Rainy Day Blueberry Pancakes

August is supposed to be the hottest part of summer here, but I think the weather is trying to remind me of back home in Oz, because it’s been cold and rainy and really Melbourne-ish weather here for the last week or so. Bad weather makes me hungry, so on Sunday morning I decided that gorging on pancakes was the way to go.

on a plate with condiments behind

grey sky


We’d been to a little farmer roadside fruit and veg stand the day before, hoping to find fresh strawberries, but they were out. And we got caught in a sudden freezing downpour. But on the upside, we got half a kilo of fresh delicious blueberries. And so of course they had to be incorporated into breakfast on Sunday!

all fruity

Basic pancake mix is: 

1 egg

1 cup self-raising flour

1 cup milk

pinch salt

That’s it! But I embellished on this mix and added:

about half a cup of blueberries

1 tablespoon icing sugar (or castor sugar, I just used what  had)

1 teaspoon vanilla essence

Mix ingredients (minus berries) thoroughly, adding milk if it’s too thick and making sure to get out any big lumps. Once mixed, add the blueberries and stir through.

Add a little butter to a medium-hot pan. Ladle some batter mix onto the pan and tilt the pan back and forth a little, until you get a fairly even spread of mix. Cook for a couple of minutes, then flip. I keep my pancakes on a plate in a 50 degree oven until all are done, so they stay warm.

To serve, my absolute favourite topping is maple syrup with whipped cream, and adding any leftover blueberries (or any fruit, we had some raspberries in the fridge so they go in on the pancake love too). A squeeze of lemon juice and a little sugar sprinkled over is pretty yum-o as well. Here’s a gratuitous condiment shot:

kinda arty

So enjoy, I know I did!

Sorry for not posting last week by the way. Never fear, I’m not going anywhere. Scheduling is back to normal 🙂




Addictive Chocolate Fudge Brownies.


Hi there! It’s been months since my last post so this is just a short-ish one to try to get me back in the habit of writing. My plan is to try for weekly posts so bear with me, and as a thanks for those who do, here’s the most delicious, addictive (seems that way anyway!), easy chocolate fudge recipe that I know.


500g dark cooking chocolate
75g butter
400mL sweetened condensed milk
1 teaspoon vanilla essence
pinch of each cinnamon and nutmeg (optional)

In a heatproof bowl over a pot of gently simmering water, melt butter, chocolate and condensed milk.
When melted, remove from heat. Stir in vanilla and spices. Pour into a lined baking tray, and put in the fridge to cool.
Cut into squares (it’s extremely rich so small squares will be best!) and serve.

It’s really that easy. Enjoy!

I’m really hoping to get back to creating and blogging again and I hope you’ll join me 🙂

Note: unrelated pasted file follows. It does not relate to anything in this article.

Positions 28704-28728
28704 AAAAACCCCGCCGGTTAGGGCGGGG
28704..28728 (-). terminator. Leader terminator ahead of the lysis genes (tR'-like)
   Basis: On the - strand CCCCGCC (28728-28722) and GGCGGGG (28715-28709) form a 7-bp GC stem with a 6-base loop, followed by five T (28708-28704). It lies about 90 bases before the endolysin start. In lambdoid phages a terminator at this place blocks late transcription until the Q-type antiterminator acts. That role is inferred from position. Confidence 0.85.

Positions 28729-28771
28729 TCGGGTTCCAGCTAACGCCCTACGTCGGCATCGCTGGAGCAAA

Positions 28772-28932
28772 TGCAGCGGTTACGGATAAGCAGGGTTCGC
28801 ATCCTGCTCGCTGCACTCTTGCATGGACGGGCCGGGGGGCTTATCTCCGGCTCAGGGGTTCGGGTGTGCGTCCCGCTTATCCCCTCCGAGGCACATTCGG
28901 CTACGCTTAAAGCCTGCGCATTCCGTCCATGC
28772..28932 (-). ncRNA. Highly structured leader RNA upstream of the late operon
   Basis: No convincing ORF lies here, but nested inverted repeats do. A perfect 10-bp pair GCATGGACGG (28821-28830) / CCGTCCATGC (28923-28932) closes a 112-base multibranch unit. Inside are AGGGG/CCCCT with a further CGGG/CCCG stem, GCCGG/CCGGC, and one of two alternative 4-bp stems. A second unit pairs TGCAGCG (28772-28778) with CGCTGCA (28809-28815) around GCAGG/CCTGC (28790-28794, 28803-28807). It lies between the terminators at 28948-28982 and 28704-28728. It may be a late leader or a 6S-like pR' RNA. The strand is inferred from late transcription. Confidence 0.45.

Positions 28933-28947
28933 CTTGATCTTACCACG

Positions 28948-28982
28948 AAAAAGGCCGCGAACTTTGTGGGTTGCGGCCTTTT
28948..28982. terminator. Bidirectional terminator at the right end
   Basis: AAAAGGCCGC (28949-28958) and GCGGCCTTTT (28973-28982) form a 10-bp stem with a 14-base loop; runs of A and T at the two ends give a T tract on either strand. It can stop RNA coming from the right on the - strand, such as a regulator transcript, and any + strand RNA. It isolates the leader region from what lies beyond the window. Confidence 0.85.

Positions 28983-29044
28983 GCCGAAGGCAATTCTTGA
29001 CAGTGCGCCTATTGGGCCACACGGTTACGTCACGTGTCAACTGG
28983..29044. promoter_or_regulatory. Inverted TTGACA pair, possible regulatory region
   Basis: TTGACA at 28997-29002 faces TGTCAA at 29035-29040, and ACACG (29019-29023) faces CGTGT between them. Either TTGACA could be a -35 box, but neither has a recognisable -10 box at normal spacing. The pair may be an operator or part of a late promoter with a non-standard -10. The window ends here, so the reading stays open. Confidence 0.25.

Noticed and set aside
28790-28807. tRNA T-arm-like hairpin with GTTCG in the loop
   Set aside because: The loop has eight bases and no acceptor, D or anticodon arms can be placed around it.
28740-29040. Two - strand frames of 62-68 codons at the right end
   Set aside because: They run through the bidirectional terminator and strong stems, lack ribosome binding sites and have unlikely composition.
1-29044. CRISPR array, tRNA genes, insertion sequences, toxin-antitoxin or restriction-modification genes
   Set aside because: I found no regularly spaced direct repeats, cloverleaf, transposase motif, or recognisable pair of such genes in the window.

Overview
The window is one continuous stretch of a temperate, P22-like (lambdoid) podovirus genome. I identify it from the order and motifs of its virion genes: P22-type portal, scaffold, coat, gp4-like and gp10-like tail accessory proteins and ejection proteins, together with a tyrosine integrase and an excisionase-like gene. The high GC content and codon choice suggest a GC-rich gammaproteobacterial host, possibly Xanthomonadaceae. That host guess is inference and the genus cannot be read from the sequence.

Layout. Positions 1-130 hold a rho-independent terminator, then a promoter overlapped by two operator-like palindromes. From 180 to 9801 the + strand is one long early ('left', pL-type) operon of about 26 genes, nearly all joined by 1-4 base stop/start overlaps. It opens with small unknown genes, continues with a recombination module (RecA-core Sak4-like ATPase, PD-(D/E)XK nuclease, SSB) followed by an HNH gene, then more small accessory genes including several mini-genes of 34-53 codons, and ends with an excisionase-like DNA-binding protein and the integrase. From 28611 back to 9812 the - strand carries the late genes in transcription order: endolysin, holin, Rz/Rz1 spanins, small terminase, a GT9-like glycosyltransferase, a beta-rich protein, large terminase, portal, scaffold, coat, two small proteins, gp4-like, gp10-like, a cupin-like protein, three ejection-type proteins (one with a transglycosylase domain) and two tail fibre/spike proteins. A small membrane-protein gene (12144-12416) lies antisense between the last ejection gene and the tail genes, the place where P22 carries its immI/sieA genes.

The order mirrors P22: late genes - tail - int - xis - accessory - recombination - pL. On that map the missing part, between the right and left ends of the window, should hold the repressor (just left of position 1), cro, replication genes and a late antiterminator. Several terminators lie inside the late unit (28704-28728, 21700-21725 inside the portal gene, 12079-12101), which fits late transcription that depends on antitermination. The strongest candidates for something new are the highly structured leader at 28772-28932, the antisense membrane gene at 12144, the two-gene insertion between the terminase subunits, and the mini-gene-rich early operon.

Wild Garlic Pesto.

The weather this weekend has been spectacular. Sun shining and birds singing and a lovely puff of breeze. It’s what Nick Cave referred to once as ‘the dirty end of winter’, but the snow doesn’t seem to think so – it snowed for a week in mid-January and since then it’s been getting a little more like spring every week. Last week I saw the first wildflowers of the season!


Something else that happens at the start of the spring is that the wild garlic (in German: Bärlauch, pronounced bear-lock) starts to grow in the forest, which means when I go for a run through there I come home ravenous because it smells so good. So today I finally went and collected some. I got a few good handfuls and brought them home.


After a good rinse, I dried the leaves and used my stick blender to mush them up. I then got some cashews for the mix but decided to crush them a bit before using the stick blender on them. Like so:





So I poured about three quarters of these in and blended them well, then poured the rest in and added a bit of lemon juice and a good bit of olive oil, blended a little more (not too much, I like a little bit of crunchy cashews in my pesto), added salt and pepper, and that’s it! 



This stuff is a bit hot when raw, so cooked is probably best unless you like the taste of raw garlic. Mix it through cooked pasta with some grated parmesan, or however you like your pesto.

So to summarise, here’s the recipe:

2-3 good handfuls wild garlic leaves

about 1/4 cup olive oil

juice of 1/2 a lemon


salt and pepper, to taste.

Blend and eat!

The great thing about wild garlic leaves is that they taste like yummy garlicky goodness but don’t leave you with garlic breath!

Hope you had a great weekend, 



Air Freshener.

Hi there everyone! I’m sorry it’s been a little while, life has been conspiring to keep me off the internet. But I’m back now!

So this is just a quickie. My stick-diffuser air freshener in my bathroom is empty. It very well may have been for a while now, but I happened to notice it today, which is incidentally also the day that my lovely new essential oils turned up. One of which is Jasmine, which is one of my favourite scents in the world. We had it growing all around the house when I was growing up, and aside from smelling great it looks pretty too:


The recipe is simple. I used almond oil as a carrier, a little vodka (you could use any strong clear alcohol) to help carry along the sticks, and about 25 drops of the jasmine oil. I’ll give that a day or two and then if it’s not strong enough, add more.